The Slatest

Fox News Had to Interrupt Its Border Scaremongering to Report the El Paso Shooting

A split screen showing Garrett Tenney at a port of entry in El Paso and Gillian Turner at the Fox News desk.
Garrett Tenney and Gillian Turner, reporting on the same story from slightly different angles.
Fox News

Until news of the mass shooting in El Paso, Texas, broke on Saturday afternoon, it was a normal day at Fox News, which meant the network’s reporters, anchors, and guests were taking every opportunity to stir up anti-immigrant sentiment. They got started bright and early on Fox & Friends Saturday, with an early morning segment featuring former acting director of Immigration and Customs Enforcement Thomas Homan. On YouTube, the clip is headlined “1.1 million migrants expected to cross US border illegally in 2019,” although no one takes the time to discuss that figure during the segment or, indeed, mentions it at all. But they did have time to play sped-up security footage of smugglers dismantling an anti-vehicle barrier near El Centro, California. In fact, they found time to loop it over and over again:

The show reused clips from Homan’s interview all morning, interspersed with live reporting from El Paso, Texas, with correspondent Garrett Tenney. Tenney was ostensibly in El Paso to report on a congressional delegation’s visit to the border internment camps, but in his first appearance that morning, he was mostly there to stand in front of a deserted port of entry and lament the fact that a federal judge had blocked Trump’s latest plan to deny asylum to refugees. Then the anchors discussed Tenney’s reporting over a full-screen loop of the same Customs and Border Protection* footage they used during the Homan segment, which, again, depicted smugglers in California, not asylum-seekers in Texas. At 10, Fox & Friends mercifully went off the air, but Tenney didn’t: Neil Cavuto had him on for more of the same during Cavuto Live. When America’s News HQ cut to Tenney in El Paso for the third time, he really got a head of steam up during his closing:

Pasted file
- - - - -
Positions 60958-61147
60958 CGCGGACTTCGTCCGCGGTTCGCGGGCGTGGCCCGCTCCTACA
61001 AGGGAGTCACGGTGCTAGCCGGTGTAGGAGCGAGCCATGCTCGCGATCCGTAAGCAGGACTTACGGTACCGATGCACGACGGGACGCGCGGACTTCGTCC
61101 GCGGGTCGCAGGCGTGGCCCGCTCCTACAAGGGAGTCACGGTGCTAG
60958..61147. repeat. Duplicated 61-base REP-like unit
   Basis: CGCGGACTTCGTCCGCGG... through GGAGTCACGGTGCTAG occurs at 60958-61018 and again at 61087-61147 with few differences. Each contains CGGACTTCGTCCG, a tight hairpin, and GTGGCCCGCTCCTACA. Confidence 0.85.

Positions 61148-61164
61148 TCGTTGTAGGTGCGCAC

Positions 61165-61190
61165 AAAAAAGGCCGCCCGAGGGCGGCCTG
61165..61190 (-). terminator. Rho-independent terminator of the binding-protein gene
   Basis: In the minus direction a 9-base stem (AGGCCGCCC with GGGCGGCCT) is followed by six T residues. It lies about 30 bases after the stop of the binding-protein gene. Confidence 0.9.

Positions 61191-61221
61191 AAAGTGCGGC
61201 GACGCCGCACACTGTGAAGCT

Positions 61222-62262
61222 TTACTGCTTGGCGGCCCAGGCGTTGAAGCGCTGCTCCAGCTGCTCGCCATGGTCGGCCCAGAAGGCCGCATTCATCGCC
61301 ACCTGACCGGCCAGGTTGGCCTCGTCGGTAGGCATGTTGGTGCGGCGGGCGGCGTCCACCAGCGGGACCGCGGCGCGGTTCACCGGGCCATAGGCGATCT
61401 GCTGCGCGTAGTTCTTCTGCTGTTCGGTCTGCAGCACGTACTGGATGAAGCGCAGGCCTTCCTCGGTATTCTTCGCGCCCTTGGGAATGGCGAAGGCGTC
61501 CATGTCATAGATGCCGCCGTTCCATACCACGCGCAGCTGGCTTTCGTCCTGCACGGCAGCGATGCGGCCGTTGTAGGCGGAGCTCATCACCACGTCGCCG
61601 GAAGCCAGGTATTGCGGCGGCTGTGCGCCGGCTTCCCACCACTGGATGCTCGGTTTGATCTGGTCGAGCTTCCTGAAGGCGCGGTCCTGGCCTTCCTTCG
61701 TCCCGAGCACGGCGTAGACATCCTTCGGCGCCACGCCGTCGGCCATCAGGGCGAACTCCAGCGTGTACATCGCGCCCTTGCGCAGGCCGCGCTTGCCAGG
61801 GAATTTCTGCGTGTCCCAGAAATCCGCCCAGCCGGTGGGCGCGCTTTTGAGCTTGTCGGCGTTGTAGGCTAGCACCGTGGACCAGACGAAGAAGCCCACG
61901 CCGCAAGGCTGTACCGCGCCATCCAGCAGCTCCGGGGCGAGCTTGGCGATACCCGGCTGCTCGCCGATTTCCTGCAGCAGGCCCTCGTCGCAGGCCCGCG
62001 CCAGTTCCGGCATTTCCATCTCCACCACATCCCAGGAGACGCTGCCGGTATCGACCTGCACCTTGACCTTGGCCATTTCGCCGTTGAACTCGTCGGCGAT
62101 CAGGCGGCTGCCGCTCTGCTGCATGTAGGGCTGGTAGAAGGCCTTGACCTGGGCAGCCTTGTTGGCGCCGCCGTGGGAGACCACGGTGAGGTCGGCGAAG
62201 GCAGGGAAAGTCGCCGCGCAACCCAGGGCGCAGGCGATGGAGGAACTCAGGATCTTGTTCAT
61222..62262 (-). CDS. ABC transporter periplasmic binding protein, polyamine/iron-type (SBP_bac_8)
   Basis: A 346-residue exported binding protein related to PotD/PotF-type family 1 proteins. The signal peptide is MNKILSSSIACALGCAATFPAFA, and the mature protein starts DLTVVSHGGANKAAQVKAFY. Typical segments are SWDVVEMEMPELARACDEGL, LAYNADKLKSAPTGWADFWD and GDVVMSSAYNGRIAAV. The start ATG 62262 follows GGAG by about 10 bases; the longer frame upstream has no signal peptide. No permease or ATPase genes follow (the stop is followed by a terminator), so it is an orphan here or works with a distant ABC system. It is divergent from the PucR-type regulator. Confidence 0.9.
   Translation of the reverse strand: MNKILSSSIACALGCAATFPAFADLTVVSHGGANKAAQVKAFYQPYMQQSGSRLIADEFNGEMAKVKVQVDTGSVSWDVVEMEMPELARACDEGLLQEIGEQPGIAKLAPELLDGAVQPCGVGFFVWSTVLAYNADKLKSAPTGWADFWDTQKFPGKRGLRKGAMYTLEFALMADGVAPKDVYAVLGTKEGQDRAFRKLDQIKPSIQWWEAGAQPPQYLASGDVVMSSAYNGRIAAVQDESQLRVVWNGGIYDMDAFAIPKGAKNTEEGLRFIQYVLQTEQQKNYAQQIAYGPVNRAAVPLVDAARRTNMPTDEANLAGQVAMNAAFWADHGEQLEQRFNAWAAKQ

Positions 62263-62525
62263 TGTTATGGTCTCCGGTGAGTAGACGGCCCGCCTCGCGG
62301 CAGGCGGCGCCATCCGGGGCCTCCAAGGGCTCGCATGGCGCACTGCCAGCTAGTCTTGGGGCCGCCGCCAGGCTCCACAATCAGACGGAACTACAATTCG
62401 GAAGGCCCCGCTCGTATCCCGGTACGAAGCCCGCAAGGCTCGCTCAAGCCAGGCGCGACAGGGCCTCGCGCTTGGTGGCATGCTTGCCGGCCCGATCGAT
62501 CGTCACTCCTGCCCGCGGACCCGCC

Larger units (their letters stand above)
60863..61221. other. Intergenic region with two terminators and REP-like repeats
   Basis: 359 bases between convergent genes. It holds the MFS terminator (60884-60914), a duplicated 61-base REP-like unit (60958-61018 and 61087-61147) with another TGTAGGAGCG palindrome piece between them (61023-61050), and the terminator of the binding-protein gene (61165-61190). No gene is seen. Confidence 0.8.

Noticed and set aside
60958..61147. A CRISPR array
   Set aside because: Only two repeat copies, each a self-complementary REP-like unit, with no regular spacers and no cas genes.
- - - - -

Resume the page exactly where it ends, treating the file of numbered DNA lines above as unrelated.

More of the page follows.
This crisis on the border likely not going to be over any time soon, at least from a congressional standpoint. Several Democratic lawmakers told me that there is almost no chance of Congress tackling the loopholes in our immigration system before the next election, meaning this crisis—more than 100,000 people crossing the border each of the last four months now—is going to continue for at least another year and a half, if not more. 

Unfortunately, at that very moment, Fox was forced to cut away from the reporter they’d sent to El Paso, Texas, to make the case that the United States was facing an unsustainable influx of immigrants to report the breaking story that a young man had concluded that the United States was facing an unsustainable influx of immigrants and traveled to El Paso, Texas, to take matters into his own hands. Here’s one of the most awkward, shameful transitions in television history:

Since the news broke, Tenney has been making the most of his proximity to the story, interviewing eyewitnesses and reporting on the aftermath of the United States’ latest white supremacist terrorist attack. He and the rest of his colleagues should be well-suited to the task: No one did a better job of covering the prologue.

Correction, Aug. 4, 2019: This post originally misidentified the source of the security footage. It was from CBP, not CPB.